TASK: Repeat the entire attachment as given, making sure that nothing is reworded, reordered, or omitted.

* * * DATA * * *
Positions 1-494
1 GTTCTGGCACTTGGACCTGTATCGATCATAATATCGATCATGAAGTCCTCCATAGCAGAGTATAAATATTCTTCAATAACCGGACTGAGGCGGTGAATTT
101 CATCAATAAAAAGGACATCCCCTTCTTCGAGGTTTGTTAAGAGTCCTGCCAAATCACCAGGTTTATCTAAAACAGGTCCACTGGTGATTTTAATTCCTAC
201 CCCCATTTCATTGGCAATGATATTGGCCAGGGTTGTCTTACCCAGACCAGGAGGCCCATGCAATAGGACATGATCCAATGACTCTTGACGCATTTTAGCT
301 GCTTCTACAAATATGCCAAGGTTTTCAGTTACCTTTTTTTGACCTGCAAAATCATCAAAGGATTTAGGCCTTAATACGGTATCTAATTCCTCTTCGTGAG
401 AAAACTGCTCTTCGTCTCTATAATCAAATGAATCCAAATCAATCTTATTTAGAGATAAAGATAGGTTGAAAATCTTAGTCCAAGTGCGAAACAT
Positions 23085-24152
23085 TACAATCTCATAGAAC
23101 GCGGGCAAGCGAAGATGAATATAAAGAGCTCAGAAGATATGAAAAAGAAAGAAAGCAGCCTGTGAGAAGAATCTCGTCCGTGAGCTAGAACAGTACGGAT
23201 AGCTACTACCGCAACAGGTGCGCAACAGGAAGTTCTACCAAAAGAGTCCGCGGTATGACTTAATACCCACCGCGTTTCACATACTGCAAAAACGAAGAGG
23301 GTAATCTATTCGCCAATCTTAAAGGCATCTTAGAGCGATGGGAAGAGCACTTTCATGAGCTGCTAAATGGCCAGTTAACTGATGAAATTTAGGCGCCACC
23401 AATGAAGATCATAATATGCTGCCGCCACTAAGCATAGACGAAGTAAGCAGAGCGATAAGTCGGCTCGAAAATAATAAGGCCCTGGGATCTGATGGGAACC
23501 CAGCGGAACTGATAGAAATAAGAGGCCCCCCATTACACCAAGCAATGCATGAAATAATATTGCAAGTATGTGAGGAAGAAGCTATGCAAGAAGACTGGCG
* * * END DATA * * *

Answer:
Positions 1-494
1 GTTCTGGCACTTGGACCTGTATCGATCATAATATCGATCATGAAGTCCTCCATAGCAGAGTATAAATATTCTTCAATAACCGGACTGAGGCGGTGAATTT
101 CATCAATAAAAAGGACATCCCCTTCTTCGAGGTTTGTTAAGAGTCCTGCCAAATCACCAGGTTTATCTAAAACAGGTCCACTGGTGATTTTAATTCCTAC
201 CCCCATTTCATTGGCAATGATATTGGCCAGGGTTGTCTTACCCAGACCAGGAGGCCCATGCAATAGGACATGATCCAATGACTCTTGACGCATTTTAGCT
301 GCTTCTACAAATATGCCAAGGTTTTCAGTTACCTTTTTTTGACCTGCAAAATCATCAAAGGATTTAGGCCTTAATACGGTATCTAATTCCTCTTCGTGAG
401 AAAACTGCTCTTCGTCTCTATAATCAAATGAATCCAAATCAATCTTATTTAGAGATAAAGATAGGTTGAAAATCTTAGTCCAAGTGCGAAACAT
Positions 23085-24152
23085 TACAATCTCATAGAAC
23101 GCGGGCAAGCGAAGATGAATATAAAGAGCTCAGAAGATATGAAAAAGAAAGAAAGCAGCCTGTGAGAAGAATCTCGTCCGTGAGCTAGAACAGTACGGAT
23201 AGCTACTACCGCAACAGGTGCGCAACAGGAAGTTCTACCAAAAGAGTCCGCGGTATGACTTAATACCCACCGCGTTTCACATACTGCAAAAACGAAGAGG
23301 GTAATCTATTCGCCAATCTTAAAGGCATCTTAGAGCGATGGGAAGAGCACTTTCATGAGCTGCTAAATGGCCAGTTAACTGATGAAATTTAGGCGCCACC
23401 AATGAAGATCATAATATGCTGCCGCCACTAAGCATAGACGAAGTAAGCAGAGCGATAAGTCGGCTCGAAAATAATAAGGCCCTGGGATCTGATGGGAACC
23501 CAGCGGAACTGATAGAAATAAGAGGCCCCCCATTACACCAAGCAATGCATGAAATAATATTGCAAGTATGTGAGGAAGAAGCTATGCAAGAAGACTGGCG